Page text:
• The Uncut Team

The 27 Club - The Truth or An Urban Legend?

Trigger Warning (!) Mentions of Death, Suicide, Substance Abuse, Mental Illnesses

“It’s better to burn out than to fade away” - Neil Young

Soon after scrawling these words out on a piece of paper and putting it in a flower pot, Kurt Cobain shot himself in the face and died, on 5th April 1994.

What is the 27 Club?

The 27 Club is a notional list of talented, influencing and promising rock stars who died at the young age of 27, in somewhat mysterious circumstances, mostly due to substance abuse, but not limited to.

The term became widely known after the passing of Kurt Cobain, the frontman of Nirvana. Fans and enthusiasts connected his age to that of Jimi Hendrix, Jim Morrison (The Doors), Janis Joplin & Brian Jones (The Rolling Stones).

While the club has been majorly connected to musicians, it has expanded to include artists and young actors too, such as Anton Yelchin & Michel Basquiat.

But what exactly led them to the drug-fuelled lifestyle that caused their demise? & how true is it?

The Beginning of the End

The 27 Club is believed to have begun with the death of one of the greatest guitar players of all time, Robert Johnson.

He recorded less than 50 songs, and was covered by other popular artists as he rose to fame. Some artists who died before him, later came to be recognized as part of the club too, such as Louis Chauvin & Rupert Brooke, but only once the club gained traction. Still, Robert Johnson is thought of as the beginning of the club, who died from an ill combination of strychnine poisoning and pneumonia.

The Big Question- Truth or an Urban Legend

Cue the drumroll please, *insert dramatic pause*- It’s a myth!

Statistical research shows more musicians died at the age of 56 and 28, than at 27. Moreover, investigations into the club by Eric Segalstad & Martin Wolkewitz concluded that the age of 27 doesn’t bestow any greater risk of death in popular musicians than other ages. (National Library of Medicine)

Nonetheless, there have been a plethora of references to the club by the music industry which supports their belief in it, and by extension most of their supporters and fans.

Pop Culture references

  • John Craigie’s song, ‘28’ from his 2009 album ‘Montana Tale’, was written from the perspective of the club members, and contemplates their respective mortality and what would they do differently “if I (they) could only make it to 28”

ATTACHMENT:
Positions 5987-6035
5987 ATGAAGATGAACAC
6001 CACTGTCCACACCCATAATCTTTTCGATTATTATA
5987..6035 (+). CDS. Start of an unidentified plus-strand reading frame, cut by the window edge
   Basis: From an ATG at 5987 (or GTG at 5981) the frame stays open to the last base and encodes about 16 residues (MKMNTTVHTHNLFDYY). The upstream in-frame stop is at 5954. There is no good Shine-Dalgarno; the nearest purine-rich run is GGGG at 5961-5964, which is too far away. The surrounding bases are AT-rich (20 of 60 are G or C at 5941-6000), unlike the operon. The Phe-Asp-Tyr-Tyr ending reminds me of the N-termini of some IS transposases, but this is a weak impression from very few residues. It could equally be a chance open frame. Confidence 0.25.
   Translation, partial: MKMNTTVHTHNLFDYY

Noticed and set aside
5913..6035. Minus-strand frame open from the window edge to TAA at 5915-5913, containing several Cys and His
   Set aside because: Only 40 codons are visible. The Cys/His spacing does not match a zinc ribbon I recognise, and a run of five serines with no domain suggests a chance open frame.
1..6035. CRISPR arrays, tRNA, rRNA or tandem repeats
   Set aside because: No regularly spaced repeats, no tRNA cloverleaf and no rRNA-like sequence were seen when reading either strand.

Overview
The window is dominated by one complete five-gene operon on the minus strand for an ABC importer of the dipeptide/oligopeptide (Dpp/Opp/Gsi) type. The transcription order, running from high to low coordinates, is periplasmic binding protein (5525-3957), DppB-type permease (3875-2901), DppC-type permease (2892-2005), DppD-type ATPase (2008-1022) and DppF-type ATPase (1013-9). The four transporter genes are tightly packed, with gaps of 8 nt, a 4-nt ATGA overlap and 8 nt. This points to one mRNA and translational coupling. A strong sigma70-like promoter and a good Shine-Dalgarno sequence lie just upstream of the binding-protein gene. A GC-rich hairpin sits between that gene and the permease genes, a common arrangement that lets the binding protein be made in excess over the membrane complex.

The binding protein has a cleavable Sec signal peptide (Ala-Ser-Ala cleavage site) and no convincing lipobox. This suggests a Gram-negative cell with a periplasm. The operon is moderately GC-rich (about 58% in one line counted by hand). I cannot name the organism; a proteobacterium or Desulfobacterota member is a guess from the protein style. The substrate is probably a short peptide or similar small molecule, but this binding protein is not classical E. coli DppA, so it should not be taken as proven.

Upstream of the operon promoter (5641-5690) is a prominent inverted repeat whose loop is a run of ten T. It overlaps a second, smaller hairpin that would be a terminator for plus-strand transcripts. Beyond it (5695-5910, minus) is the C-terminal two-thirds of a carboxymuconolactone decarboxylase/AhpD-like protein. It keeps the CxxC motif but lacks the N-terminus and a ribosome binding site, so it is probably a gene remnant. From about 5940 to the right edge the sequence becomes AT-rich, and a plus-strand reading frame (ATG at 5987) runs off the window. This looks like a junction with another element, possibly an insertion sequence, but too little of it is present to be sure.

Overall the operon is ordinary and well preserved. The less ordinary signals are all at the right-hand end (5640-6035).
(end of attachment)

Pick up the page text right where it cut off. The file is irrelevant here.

• Watsky’s rap song, ‘All You Can Do’ with the lyric “I tried to join the 27 Club, they kicked me out” and further includes references to Amy Winehouse, Jimi Hendrix, Kurt Cobain and a few others.

  • Adore Delano’s ‘27 Club’ from her 2017 studio album ‘Whatever’ with the repetition of “All of the legends die at 27”. Delano was aged 27 at the time of release.

  • Lastly, Juice WRLD’s ‘Legends’, released in 2018, with the lyrics “What’s the 27 Club? We ain’t making it past 21”, as the song was a tribute to artists who passed during their 20s.

The Lifestyle- Sex, Drugs and Rock ‘n’ Roll

Establishing the 27 Club is a myth is just the beginning- Why is that, Hollywood romanticizes the trauma of artists to the point where they inadvertently feel they are not themselves without their illnesses?

Taking a look closely, we see a pattern emerging in the deaths of all of these popular artists. Their mental health was deteriorating, courtesy the privacy-snatching media and many such factors, demanding more & more from every artist as they scaled up.

All the pressures to portray their ideal selves to the public led them to find an escape; drugs & alcohol.

A Psychologist’s Take on Musicians’ Mental Health- Joe Barnby

Early 2019, digital distribution platform Record Union shared results of a survey conducted with more than 1500 musicians and artists. The report found that more than 73% of independent performers and creators suffered from symptoms of mental illnesses, and anxiety & depression were the most common.

The neuroscience researcher explains how one can have poor mental health without having mental illness, but the worse mental health one has, the higher risk of developing a lasting illness. According to him, there are 3 consistent reasons for musicians to face such challenges- financial instability, pressure to perform and resonate with their audience and a culture of self-medication and substance abuse.

With more celebrities openly talking about the subject and their experience with the same, including Adele, Billie Eilish, Shawn Mendes and Ed Sheeran, it’s become easier for many others to talk about it. The power of destigmatization may very well be the change the industry needs.


While busting the myth of the 27 Club is only the beginning, it becomes equally important to respect artists facing mental health issues, and support them through it. Hollywood needs a perspective change, and the stigma around publicity of such subjects pushes promising and talented creators to their edge.


Co-Curated by Akshadha Gupta & Krish Gupta




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National Library of Medicine